Chuck Thacker is one of the ‘grey beards’ of the computer industry having performed some splendid engineering and research at both Xerox PARC and Digital’s Palo Alto Research Center. CNet has an interview with him here.
A couple of pieces of the interview struck me :
I’d like to get your thoughts on the quality of computer scientists coming up through the ranks these days.
Thacker: I am actually quite disturbed by this trend. I worked on a project to try to figure out how to actually use computers more effectively in education in the lower grades because a lot of people now work on improving university-level education and maybe high school. That’s not where the problem is. The problem is in the very first exposure of a kid to education. It’s a hard slog because the education market is worse than the medical market in terms of fragmentation.
I wonder what the fragmentation is ? Does he mean in terms of educational approaches ? Hardware suppliers ? Software suppliers ? Too many points of contact with the education market purchasers ?
As a computer scientist, what do you see as the next big challenge, the next big hurdle for computer science?
So we need to look around and see what to do…The tradeoff is that it looks like the manufacturers are going to want to increase the number of processors on one silicon chip rather than increasing their complexity of a single processor. The problem with that is that we don’t know how to program it. We just aren’t very good at concurrence. One of the things that I say to my academic friends is that–to some extent–this is your fault because we hire a lot of computer science graduates with bachelor’s degrees. They have not learned anything about parallel programming.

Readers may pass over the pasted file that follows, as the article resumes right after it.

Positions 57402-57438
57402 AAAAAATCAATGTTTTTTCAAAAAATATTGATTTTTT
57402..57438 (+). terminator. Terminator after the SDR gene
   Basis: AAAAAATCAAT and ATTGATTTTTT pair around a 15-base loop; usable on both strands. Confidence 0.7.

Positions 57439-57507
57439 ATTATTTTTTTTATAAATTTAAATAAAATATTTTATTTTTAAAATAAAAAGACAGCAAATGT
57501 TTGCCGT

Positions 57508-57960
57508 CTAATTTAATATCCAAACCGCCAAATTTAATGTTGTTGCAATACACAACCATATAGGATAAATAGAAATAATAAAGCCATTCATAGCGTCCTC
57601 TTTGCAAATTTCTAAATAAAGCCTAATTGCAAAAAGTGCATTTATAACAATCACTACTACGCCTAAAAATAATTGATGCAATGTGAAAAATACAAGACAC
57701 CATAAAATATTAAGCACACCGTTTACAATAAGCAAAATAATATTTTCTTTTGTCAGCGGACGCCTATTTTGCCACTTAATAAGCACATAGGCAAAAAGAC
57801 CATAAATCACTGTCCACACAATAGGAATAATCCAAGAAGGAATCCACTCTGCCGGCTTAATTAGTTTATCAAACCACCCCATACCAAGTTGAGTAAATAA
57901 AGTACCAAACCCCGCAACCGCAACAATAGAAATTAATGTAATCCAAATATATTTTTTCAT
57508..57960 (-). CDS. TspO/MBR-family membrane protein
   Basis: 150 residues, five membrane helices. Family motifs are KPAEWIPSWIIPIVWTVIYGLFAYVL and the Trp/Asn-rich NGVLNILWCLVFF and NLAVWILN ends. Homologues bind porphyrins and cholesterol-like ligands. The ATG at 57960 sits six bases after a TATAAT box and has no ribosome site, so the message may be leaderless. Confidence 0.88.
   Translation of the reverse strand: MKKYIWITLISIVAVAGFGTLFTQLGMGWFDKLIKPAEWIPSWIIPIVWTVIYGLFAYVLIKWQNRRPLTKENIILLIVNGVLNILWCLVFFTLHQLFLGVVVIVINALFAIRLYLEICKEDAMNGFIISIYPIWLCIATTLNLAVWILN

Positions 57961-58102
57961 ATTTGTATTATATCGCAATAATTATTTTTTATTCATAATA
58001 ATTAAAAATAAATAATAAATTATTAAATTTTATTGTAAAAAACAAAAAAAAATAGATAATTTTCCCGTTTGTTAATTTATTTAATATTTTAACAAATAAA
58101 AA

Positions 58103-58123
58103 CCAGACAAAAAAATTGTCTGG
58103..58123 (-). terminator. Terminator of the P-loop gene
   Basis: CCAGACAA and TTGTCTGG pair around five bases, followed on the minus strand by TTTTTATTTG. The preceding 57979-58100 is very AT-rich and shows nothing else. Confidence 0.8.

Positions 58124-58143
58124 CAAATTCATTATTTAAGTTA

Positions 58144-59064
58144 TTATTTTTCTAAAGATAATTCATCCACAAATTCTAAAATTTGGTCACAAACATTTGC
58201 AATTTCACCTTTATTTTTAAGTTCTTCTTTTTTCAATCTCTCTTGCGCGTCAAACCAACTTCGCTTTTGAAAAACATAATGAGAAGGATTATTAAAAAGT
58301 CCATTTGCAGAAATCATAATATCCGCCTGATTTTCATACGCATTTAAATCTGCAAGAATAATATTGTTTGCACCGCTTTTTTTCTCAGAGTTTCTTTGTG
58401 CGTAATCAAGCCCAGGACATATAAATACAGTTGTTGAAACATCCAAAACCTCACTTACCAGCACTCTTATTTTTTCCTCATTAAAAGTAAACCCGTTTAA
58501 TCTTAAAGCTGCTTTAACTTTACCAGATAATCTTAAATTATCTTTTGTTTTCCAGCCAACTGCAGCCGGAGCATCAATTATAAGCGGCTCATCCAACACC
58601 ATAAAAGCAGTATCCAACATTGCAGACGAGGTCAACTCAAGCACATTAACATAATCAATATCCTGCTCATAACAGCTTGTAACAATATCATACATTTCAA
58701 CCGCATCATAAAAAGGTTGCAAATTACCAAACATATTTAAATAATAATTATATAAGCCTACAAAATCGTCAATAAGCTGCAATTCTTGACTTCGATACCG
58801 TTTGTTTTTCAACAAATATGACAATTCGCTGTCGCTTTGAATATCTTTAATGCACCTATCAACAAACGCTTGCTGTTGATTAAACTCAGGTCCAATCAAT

The challenge of parallelism is undoubtedly one of the biggest hurdles the software industry needs to face. At university I worked with Transputers and Occam however that approach still didn’t succeed in part due to the fact that it was still too complicated (and in part due to British Technology Companies general failings). At Be we had a much lower processor count but still struggled with explaining to developers how to handle multi-threaded programming and concurrency. Now with multi-core CPUs the problem is becoming even more pressing and it’s certainly something that we’re challenged by at my current employer.
There needs to be continued research in the areas of concurrency, with a genuine focus on both the abstract science problems and on the practicalities of using the technology in todays software engineering projects. It might just be that Google has some of the most to gain from this and can in turn devote some considerable (hopefully public) research in the area. Google’s data-centers now contain many thousands of CPU cores all essentially working in parallel to perform work – admittedly the relatively constrained problem of search, but it’s a beginning.
Posted under Personal
This post was written by awk on July 5, 2007